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MBlume comments on Things You Can't Countersignal - Less Wrong

51 Post author: Alicorn 19 February 2010 12:18AM

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Comment author: MBlume 19 February 2010 12:41:53AM *  15 points [-]

might start chanting or something any moment

I don't necessarily see any reason we shouldn't start the day off with some pleasant chanting...

Comment author: Corey_Newsome 19 February 2010 04:15:36AM 8 points [-]

We should set up a program that blasts 'One Winged Angel' through the speakers of every online computer in the house, every morning.

Comment author: Alicorn 19 February 2010 12:51:59AM *  6 points [-]

Well, okay, chanting, but let's leave the robes in the closet - so unflattering! And it's just such a pain to remember to get peroxide on the rabbit blood stains in time for them to come out clean.

Comment author: Eliezer_Yudkowsky 19 February 2010 01:51:41AM 8 points [-]

She is here.

Who is absent?

Comment author: Alicorn 19 February 2010 01:54:17AM 1 point [-]


Comment author: Eliezer_Yudkowsky 19 February 2010 02:56:26AM 4 points [-]
Comment author: sketerpot 19 February 2010 08:50:47AM 11 points [-]

I could have sworn you were going to make a reference to Ezra Dahlquist and friends, who are mentioned in a nearly identical ritual in Space Cadet. I miss books where one could go to Venus in a nuclear-thermal rocket and have a conversation with the swamp-dwelling natives.

Problem #21 with literary allusions: hash bucket collisions.

Comment author: xamdam 19 February 2010 05:10:20PM 0 points [-]

Hey, a religious cult can be a great vehicle for rationality! (Stranger in Strange Land)

Comment author: kragensitaker 24 February 2010 07:13:13AM 15 points [-]

Stranger in a Strange Land is fiction. Obviously it's possible to write about the idea of a religious cult that is a great vehicle for rationality, but it's equally possible to write about faster-than-light travel. Do you know of any real-life examples?

My experience suggests that even religious organizations that purport to venerate rationality (Objectivists, the Roman Catholic Church, possibly the Pythagoreans) are less effective at promoting rationality than other kinds of groups. Objectivists ended up being downright insane.

Comment author: xamdam 24 February 2010 06:59:01PM 2 points [-]

I said what I did mostly for the entertainment value, so essentially I am not going to defend it. I will say that some religions are more rational than others, open to science and "believe" that their faith is logical. Rational (Maimonidean) Judaism has a lot of these ideas, as did Islam as some points. Christianity had their share of rational people, but if you start with nonsense like trinity you cannot get too far IMO.

Comment author: DanArmak 24 February 2010 08:20:54AM *  1 point [-]

Since when do RC Catholics venerate rationality?

ETA: I have tried and failed to find, through Google, any mention of a special connection between RC belief and rationality. Possibly they accept rationality, but that they venerate it is a much stronger claim. Could someone please give a ref and not just downvote?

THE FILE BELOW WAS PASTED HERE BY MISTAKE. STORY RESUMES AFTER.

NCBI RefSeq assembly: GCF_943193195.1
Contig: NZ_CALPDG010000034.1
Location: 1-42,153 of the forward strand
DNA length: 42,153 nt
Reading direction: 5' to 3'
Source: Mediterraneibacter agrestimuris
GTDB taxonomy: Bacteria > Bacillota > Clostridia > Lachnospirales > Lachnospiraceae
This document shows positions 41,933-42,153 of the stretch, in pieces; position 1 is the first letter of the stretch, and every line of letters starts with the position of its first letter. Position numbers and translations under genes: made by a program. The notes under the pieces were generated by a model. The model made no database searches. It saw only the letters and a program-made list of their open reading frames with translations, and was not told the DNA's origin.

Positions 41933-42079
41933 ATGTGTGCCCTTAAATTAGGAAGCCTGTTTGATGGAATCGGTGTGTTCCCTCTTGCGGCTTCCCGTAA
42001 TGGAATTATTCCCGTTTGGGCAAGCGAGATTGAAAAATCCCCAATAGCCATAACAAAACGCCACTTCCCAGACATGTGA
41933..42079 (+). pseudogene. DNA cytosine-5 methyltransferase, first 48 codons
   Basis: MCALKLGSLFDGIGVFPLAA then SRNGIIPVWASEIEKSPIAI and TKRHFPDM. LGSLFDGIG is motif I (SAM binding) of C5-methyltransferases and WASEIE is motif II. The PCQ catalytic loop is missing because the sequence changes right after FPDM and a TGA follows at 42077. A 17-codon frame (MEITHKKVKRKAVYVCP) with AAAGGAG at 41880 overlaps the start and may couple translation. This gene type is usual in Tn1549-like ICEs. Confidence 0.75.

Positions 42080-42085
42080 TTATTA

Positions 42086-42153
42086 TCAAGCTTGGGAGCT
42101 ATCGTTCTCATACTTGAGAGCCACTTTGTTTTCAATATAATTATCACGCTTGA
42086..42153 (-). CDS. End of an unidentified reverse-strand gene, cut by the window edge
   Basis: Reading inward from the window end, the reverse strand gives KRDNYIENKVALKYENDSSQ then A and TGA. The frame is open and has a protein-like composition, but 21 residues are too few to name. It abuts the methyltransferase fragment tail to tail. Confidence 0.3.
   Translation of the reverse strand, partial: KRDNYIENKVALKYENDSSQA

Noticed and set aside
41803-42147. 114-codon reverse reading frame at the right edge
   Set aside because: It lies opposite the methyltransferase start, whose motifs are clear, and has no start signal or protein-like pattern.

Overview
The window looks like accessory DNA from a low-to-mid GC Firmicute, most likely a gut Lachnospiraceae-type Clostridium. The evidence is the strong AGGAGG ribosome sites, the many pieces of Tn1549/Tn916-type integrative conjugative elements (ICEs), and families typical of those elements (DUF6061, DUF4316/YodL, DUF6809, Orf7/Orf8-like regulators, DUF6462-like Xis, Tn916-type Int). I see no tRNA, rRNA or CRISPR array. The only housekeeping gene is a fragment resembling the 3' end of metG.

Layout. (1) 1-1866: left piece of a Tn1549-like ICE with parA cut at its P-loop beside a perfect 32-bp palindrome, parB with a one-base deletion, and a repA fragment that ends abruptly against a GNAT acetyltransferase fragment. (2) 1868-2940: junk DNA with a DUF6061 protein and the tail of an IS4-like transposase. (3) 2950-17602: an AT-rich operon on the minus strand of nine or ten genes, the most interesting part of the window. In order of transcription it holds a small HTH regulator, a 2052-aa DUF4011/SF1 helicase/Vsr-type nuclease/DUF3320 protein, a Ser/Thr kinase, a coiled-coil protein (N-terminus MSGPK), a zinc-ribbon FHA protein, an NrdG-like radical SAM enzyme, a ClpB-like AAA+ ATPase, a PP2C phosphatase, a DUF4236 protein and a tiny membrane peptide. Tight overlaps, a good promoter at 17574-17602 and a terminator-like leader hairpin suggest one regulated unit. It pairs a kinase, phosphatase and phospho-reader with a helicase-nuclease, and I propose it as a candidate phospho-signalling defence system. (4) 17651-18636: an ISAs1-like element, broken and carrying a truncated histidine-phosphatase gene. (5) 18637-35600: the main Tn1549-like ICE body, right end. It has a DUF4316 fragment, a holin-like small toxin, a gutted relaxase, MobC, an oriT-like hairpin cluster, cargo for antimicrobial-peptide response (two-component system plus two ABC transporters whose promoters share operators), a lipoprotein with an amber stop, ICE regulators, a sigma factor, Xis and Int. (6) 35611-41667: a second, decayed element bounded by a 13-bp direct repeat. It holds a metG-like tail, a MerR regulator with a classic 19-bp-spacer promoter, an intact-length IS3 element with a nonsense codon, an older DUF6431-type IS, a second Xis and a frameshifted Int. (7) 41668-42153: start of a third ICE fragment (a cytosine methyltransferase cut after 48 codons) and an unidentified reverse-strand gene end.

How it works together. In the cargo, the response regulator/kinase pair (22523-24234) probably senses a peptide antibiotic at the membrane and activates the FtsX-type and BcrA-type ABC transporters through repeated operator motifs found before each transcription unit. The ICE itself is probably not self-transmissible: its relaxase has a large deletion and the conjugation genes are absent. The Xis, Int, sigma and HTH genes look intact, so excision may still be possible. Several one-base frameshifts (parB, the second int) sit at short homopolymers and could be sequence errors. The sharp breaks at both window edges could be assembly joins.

Comment author: kragensitaker 25 February 2010 04:07:05AM 13 points [-]

Since St. Augustine. One of the core tenets of their faith is that the existence of God can be proven through the use of reason alone, and throughout the centuries they have spent almost as much time as the rabbis arguing about dogma, although with a distinctly different attitude about the need to come to a conclusion.

Comment author: orthonormal 27 February 2010 03:29:41AM 6 points [-]

Indeed. Were it not for the Catholic Church's assertion that the existence of God can be known through reason, I might have stopped short of pursuing my doubts all the way to atheism...

Comment author: Unknowns 24 February 2010 09:39:36AM *  0 points [-]

You might read G.K. Chesterton's story, "The Blue Cross." (http://www.literaturepage.com/read/chesterton-innocence-of-father-brown-1.html)

Or for just one relevant passage from the story, see http://www.literaturepage.com/read/chesterton-innocence-of-father-brown-17.html.

This sort of attitude is fairly common in the Catholic Church and seems a lot like veneration, although that could depend on your definition.

Comment author: DanArmak 24 February 2010 12:58:59PM -1 points [-]

As far as I could make out from just that chapter, that story is about a time traveler observing a robber masquerading as priest and giving an ironic quotation. I'd like some more solid and official evidence tying Catholic dogma to rationality.

Comment author: Unknowns 24 February 2010 07:14:57PM 0 points [-]

As far as I can make out, you didn't understand the story.

Anyway this would be more official: http://www.vatican.va/holy_father/john_paul_ii/encyclicals/documents/hf_jp-ii_enc_15101998_fides-et-ratio_en.html

Of course it's too long to read, and anyway as I said it's a question of interpretation.

Comment author: MBlume 17 March 2011 02:31:32AM *  0 points [-]

At Pantheacon, I encountered a fellow who had started a church modeled after those in SiSL